Two of the three killer whales that swam far up Southwest Alaska's Nushagak River appear to have died, according to reports from local residents and a spokeswoman for the National Marine Fisheries Service.
The two adult killer whales and one juvenile were not seen Friday by U.S. Fish and Wildlife Service personnel flying over the river. But Chris Carr, who lives with his family near Portage Creek on the Nushagak, said he and his wife saw the bodies of two whales during a boat trip to Dillingham on Saturday.
"We found one on the beach, dead and bleeding," Carr said.
As they were returning home from getting winter provisions, the Carrs saw another dead killer whale, he said.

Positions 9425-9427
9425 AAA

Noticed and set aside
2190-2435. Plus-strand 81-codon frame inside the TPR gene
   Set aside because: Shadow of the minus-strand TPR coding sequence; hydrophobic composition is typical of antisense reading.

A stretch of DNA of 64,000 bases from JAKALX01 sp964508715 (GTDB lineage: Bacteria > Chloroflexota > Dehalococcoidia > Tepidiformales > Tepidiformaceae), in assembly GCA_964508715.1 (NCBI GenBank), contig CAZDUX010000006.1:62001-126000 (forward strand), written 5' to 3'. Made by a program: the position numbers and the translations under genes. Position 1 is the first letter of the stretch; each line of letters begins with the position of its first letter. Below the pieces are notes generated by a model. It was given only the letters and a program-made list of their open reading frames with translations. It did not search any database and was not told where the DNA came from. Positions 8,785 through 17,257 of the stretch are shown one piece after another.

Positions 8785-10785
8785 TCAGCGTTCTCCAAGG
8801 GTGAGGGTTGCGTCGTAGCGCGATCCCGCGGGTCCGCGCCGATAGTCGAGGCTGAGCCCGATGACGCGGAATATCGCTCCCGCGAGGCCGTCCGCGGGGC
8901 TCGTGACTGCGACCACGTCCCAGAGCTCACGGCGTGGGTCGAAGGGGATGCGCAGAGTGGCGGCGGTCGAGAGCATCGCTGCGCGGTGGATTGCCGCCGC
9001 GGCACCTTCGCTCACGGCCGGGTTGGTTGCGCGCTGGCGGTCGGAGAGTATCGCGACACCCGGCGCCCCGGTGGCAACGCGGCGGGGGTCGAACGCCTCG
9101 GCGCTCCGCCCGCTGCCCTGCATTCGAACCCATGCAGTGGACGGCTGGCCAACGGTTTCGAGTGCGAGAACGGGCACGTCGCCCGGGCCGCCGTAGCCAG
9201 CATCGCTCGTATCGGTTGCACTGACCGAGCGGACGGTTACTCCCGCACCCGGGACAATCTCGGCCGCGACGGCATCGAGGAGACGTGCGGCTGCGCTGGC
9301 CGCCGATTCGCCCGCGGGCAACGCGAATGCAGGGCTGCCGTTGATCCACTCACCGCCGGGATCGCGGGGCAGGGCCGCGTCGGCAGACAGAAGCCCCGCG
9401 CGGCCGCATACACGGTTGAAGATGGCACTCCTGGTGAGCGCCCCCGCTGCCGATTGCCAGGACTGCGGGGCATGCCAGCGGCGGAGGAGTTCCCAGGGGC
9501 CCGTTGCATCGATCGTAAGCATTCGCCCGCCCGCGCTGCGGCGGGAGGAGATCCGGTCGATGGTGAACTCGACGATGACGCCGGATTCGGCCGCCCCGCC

"The smell was, pretty obviously, it was a dead whale," Carr said.
It was unclear how far upriver the bodies were found.
Alaska region fisheries spokeswoman Julie Speegle confirmed the whales' deaths late Saturday. Speegle had not heard anything to suggest the deaths were suspicious, she said.
Biologists will travel to the area early in the week to take a look at the dead whales, Speegle said.
"We're sending the team, and they'll conduct a necropsy to try to determine what caused the deaths," she said. "I know we're going to have some boat surveys tomorrow to locate the juvenile and check its condition."
The whales were first spotted making an unusual trip up the river at least three weeks ago.
Reach Casey Grove at email@example.com or 257-4589.